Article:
Libby Hill, AV Club:
Jim is still awful. Maggie is still easily swayed by Jim, who is awful. They kiss, and the waves of revulsion, they are suffocating.

ON WILL’S CELLMATE SURPRISE:

Libby Hill, AV Club:
Oh, good, Will has a ghost dad hanging out with him in jail. How fun and not at all laughable. It is definitely not a ridiculous premise made worse by being jammed in an already overstuffed episode.

Neil Genzlinger, New York Times:
The scenes are a series of uninspired, stereotypical prison conversations that somehow don’t make more sense on a second, more informed viewing (I checked).

David Sims, The Atlantic:
Sorry to spoil the twist ending in a twist-laden episode, but the reveal that Will’s prison-mate (played by Kevin Rankin) was actually a blast-from-the-past vision of his own abusive father must have sent heads into desks all around the country.

ON SLOAN’S STALKER APP TAKEDOWN:

Christine Orlando, TV Fanatic:
Sloan was the star of the show when she went after the creator of the stalker app. It’s horrendous that just because someone makes a living entertaining the public, they and their family have to be hunted down in their daily lives.

David Sims, The Atlantic:
Forget the implausibility of the idea that Pruitt has somehow, in seven weeks, hired a whole team of sniveling tech hobgoblins to hollow out the network. This whole nightmare scenario was just one Sorkin rant too far.

Sarene Leeds, Entertainment Weekly:
So, Sloan, in the epitome of the character’s awesomeness, using little more than facts and Bree’s overly inflated ego, turns the tables on Pruit’s new pet by transforming his on-camera interview into a superb takedown of both him and ACNgage. The best part is when she grills Bree on his “vetting process” for ACNgage’s “citizen journalism.”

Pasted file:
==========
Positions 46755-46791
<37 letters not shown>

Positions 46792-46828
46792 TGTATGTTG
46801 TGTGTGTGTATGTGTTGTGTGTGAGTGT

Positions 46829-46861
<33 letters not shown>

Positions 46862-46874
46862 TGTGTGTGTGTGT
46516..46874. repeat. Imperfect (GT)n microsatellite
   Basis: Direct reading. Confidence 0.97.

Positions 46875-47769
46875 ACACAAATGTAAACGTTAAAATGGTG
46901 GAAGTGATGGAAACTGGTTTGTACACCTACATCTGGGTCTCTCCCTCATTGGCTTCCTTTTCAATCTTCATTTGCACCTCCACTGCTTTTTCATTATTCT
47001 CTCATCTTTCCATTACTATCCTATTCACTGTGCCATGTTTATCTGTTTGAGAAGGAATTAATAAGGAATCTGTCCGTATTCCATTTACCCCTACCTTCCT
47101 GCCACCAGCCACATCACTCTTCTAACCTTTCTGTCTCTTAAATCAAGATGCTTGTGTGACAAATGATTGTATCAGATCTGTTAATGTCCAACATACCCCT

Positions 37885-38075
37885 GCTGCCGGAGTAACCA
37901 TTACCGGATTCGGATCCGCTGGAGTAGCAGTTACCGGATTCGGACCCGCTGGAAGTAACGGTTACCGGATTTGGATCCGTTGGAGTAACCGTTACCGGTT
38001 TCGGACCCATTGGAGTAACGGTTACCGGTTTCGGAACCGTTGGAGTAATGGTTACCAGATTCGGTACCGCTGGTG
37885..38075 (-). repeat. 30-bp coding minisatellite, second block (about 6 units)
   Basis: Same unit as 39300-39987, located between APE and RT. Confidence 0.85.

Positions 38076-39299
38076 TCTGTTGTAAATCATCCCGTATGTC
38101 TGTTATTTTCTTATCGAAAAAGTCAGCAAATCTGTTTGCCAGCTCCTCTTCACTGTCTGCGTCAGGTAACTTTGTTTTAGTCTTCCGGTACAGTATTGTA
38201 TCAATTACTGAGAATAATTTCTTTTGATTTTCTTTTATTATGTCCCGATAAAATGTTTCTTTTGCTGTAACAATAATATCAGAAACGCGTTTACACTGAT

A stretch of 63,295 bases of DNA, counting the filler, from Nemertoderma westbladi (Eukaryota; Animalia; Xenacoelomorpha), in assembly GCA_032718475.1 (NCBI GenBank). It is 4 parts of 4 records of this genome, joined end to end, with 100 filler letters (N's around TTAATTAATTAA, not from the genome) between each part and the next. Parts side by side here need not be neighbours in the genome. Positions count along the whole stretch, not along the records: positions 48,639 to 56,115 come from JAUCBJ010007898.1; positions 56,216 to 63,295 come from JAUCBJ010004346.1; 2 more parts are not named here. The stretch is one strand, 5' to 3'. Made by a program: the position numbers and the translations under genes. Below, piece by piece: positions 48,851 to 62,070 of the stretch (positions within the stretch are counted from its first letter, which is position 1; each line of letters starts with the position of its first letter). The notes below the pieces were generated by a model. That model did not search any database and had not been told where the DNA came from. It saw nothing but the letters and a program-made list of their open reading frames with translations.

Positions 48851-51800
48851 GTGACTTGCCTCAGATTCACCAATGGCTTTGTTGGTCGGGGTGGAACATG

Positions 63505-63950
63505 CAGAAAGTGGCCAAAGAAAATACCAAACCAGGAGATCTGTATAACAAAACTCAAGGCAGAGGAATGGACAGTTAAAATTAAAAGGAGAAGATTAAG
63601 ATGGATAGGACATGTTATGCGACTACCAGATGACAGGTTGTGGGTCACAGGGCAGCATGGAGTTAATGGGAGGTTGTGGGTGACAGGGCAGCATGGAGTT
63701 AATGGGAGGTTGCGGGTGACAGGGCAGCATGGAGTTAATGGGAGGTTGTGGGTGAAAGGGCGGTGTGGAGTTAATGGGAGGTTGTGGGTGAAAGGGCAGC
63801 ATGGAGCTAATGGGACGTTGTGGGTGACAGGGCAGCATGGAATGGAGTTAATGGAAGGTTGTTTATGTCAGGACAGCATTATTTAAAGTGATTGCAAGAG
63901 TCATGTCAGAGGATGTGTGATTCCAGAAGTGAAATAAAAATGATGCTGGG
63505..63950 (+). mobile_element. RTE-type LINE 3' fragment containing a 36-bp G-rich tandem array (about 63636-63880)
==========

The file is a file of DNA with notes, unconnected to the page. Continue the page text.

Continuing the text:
ON CHARLIE’S UNTIMELY END:

Neil Genzlinger, New York Times:
It was a scene that probably made you either shed a tear at the pathos or groan at Mr. Sorkin?s shameless overstatement. (Full disclosure: I groaned.)

Todd VanDerWerff, Vox:
He was so frantic and over the top that his first line of dialogue might as well have been, “Hi, I’m going to die in this episode,” because he had a heart attack and did just that to close the hour out.

Eric Thurm, Grantland:
Good-bye, Charlie. I will miss your bow ties, grand moral statements, and your drunken pratfalls, and it is a shame you had to die because Sorkin couldn’t think of another way to make the end of the series emotionally resonant without cannibalizing his own filmography (R.I.P., Mrs. Landingham and Leo McGarry — you were the best of us).

Libby Hill, AV Club:
Charlie, poor Charlie. Charlie is the first person in the history of the universe that when people say, “He’s in a better place,” it’s actually true, only because he’s free of the garbage fire that is this show.

ON THE EPISODE:

Robert Ham, Paste Magazine:
I’m beginning to wonder if Aaron Sorkin is trying to destroy every ounce of goodwill that he might have accrued thanks to his sterling work on The West Wing, and his fine movie scripts. Apparently if Studio 60 wasn’t going to be the program that ruined his career in TV, he was going to use The Newsroom to do it.

Todd VanDerWerff, Vox:
“Oh Shenandoah,” last night’s episode of The Newsroom, was a disasterpiece, an episode of television so bad I was gobsmacked by what I was watching. Literally everything about it was miscalculated, with every storyline hitting some point where it became too ridiculous to take seriously at all.

Drew Grant, New York Observer:
I wish there was a German word for how tonight’s episode of The Newsroom made me feel; some combination of horror and repulsion bolstered by an angry smear of righteous satisfaction.

Eric Thurm, Grantland:
With only one episode left before the end of the series, Sorkin managed to produce an episode of The Newsroom that exemplified all of the show’s worst tendencies, to such an extreme that it may make it impossible for me to take anything he writes or has written seriously ever again.

David Sims, The Atlantic:
There’s bad episodes of The Newsroom, and then there’s last night’s “Oh Shenandoah,” the kind of down-in-flames wreck that sets the Internet to red alert.

James Poniewozik, TIME Magazine:
It added up — in a final season that began with the promise of the series becoming better and subtler in the end — as a terrible episode even by the standards of the series’ earlier, most terrible ones.

Emily Nussbaum, New Yorker:
Look, The Newsroom was never going to be my favorite series, but I didn’t expect it to make my head blow off, all over again, after all these years of peaceful hate-watching.

What did YOU think of “Oh Shenandoah?” Sound off in the comments section below!

Click here
for season three reviews of The Newsroom.